The demand for potable water increases at twice the speed of the population growth on earth. Although two thirds our ‘blue planet’ are covered by water, less than 3% of it is available as drinking water. The challenge of growing water demand at given resources can be met with new alternatives to commonly used solutions in the future.
The World Economic Forum (WEF) has listed water scarcity as one of the largest global risks in the upcoming years, as current water supply can only meet future water demands partially. Two-thirds of the 7.7 billion people on earth – around 4 billion people – face severe water scarcity at least one month per year. 0.5 billion live under such conditions throughout the whole year.
While the overall amount of potable water would fulfil the global demand, globally unequal distribution and increased demand from the industry led to water stress in large areas of the world. The WEF expects the demand to be 40% higher than the available water in 2030.
Given these figures, water treatment and purification technologies will become one of the most important future technologies. Furthermore, as around 97% of the global available water is saline, efficient desalination technologies could provide sufficient water.
Current desalination options
Several options are available to turn sea or brackish water into potable water based on either membrane separation or evaporation and re-condensation. Of all the used technologies, reverse osmosis (membrane-based process) and multi-stage flash (thermal-based process) are the most commonly used technologies.
Reverse osmosis desalination
Water is led under pressure through semi-permeable membranes to extract ions, molecules, and other particles from it. High pressure is required to overcome osmotic pressure (water molecules rather bind with the removed ions or molecules, and thus energy is needed to remove these). Because of osmotic pressure, reverse osmosis requires up to 100 bar to work. As the membranes have pores of 0.1 nm, it is important to filtrate the water and remove larger impurities beforehand. To do so, a multi-step filtration process is used. This includes sediment filters for particles and several filters and membranes (e.g. activated carbon) to capture chemicals such as chlorine. In the end, the water needs to be sterilised – often using ultraviolet light.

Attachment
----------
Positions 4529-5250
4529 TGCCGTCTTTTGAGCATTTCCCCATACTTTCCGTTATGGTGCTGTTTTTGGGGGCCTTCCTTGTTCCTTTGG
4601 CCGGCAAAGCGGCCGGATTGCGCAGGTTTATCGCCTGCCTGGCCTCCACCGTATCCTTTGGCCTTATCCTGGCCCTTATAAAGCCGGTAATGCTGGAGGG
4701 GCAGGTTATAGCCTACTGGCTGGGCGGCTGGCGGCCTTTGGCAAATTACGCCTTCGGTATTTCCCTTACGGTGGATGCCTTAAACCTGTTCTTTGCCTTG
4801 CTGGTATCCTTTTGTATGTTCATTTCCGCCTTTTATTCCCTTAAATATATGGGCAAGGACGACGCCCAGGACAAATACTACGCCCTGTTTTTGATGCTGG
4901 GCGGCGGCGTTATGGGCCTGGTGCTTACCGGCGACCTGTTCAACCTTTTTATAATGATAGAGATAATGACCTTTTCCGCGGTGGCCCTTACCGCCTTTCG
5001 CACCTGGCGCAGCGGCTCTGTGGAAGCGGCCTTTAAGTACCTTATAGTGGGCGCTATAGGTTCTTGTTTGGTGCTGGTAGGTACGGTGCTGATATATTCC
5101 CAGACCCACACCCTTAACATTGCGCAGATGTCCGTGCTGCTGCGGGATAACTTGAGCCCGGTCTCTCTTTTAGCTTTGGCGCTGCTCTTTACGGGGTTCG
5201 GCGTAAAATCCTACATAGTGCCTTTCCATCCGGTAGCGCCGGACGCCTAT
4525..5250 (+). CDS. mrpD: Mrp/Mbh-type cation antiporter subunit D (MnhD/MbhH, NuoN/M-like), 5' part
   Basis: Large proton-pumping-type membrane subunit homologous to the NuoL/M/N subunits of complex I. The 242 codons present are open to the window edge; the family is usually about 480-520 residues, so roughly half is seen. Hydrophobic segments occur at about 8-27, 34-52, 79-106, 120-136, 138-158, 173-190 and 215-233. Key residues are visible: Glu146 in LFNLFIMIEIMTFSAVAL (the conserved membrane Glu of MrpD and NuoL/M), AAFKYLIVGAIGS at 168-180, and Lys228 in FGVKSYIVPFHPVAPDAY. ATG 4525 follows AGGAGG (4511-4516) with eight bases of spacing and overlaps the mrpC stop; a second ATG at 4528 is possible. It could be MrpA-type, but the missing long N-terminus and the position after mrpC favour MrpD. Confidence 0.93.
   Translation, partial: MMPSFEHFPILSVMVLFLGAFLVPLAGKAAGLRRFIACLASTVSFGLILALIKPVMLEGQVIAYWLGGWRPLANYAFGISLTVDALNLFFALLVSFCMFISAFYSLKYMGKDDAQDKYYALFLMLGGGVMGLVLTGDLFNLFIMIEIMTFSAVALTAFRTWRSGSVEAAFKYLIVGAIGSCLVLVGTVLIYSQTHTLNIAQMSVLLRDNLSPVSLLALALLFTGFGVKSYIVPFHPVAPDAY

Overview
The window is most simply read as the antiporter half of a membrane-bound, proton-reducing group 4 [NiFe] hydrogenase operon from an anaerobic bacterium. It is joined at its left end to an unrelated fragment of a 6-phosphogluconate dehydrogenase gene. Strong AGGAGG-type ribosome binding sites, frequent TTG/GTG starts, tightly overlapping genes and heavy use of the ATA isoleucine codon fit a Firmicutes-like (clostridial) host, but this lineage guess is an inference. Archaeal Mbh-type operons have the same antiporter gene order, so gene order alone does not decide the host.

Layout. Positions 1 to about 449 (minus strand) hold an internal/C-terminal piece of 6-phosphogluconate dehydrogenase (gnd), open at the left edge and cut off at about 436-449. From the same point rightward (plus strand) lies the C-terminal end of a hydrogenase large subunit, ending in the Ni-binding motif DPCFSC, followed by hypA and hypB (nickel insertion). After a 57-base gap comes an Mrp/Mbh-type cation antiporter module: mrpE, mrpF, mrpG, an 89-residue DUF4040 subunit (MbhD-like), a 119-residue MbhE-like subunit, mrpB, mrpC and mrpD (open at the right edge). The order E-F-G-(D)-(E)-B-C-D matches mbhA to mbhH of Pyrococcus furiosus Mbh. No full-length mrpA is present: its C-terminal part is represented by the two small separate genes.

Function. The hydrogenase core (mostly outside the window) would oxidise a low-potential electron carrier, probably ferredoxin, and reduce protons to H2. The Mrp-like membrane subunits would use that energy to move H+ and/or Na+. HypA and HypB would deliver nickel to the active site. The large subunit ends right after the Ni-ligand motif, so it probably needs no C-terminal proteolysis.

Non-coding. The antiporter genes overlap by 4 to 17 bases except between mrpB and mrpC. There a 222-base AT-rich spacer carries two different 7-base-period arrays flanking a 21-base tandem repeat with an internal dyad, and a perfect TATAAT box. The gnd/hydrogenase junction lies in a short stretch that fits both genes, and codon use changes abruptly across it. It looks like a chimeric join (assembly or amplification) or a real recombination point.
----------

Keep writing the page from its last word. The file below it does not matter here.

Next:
The concentration of minerals in the brine outflow is significantly higher than in the inflowing water.
Depending on the desalination plant, the base water quality and the used process, the energy consumption of a reverse osmosis plant is between kWh/m3 to 6.6 kWh/m3.
By evaporating and re-condensing seawater, the water is purified and desalinated. There are different methods including solar energy or reducing the boiling point under vacuum to decrease waste heat. The most energy-efficient option of distillation methods are Multi-effect distillation plants with an energy consumption of down to 1.5 kWh/m3. The more commonly used multi-stage flash process consumes significantly more energy. You find more details in this article.
But at what cost?
Both technologies have their drawbacks:
- High energy consumption
- Environmental concerns: (a)disposal of highly concentrated brine, and (b) source of energy mainly from fossil fuels
Regarding energy consumption, excess heat from the multi-stage flash process is recuperated and pressure from the reverse osmosis process is led back into the system. This has already greatly improved early systems.
Currently, drinking water production is at around 95 million m3 drinking water per day. At the same time, an excess of more than 140 million m3 of concentrated brine has to be disposed. Environmental concerns are partially catered for in long-term underground storage systems or disposal into the sea at environmentally acceptable doses. There is, however, a larger concern about the amount of produced brine. If you are interested, read this article by National Geographic on “Desalination plants produce more waste brine than thought”.
Alternatives to current solutions
Aqualife Global, an EPFL spin-off, has recently entered the market with an evaporation-based desalination plant. This plant requires less energy and has a higher through-put than current desalination methods.
Another approach could be capillary-driven desalination as presented by a group of the University of Nevada and of Oregon State University.
Metal-organic frameworks (MOFs) have certain properties that could improve the current available desalination methods. Their hollow framework of pores allows for surface adsorption/desorption or molecular sieving applications in gaseous or liquid media.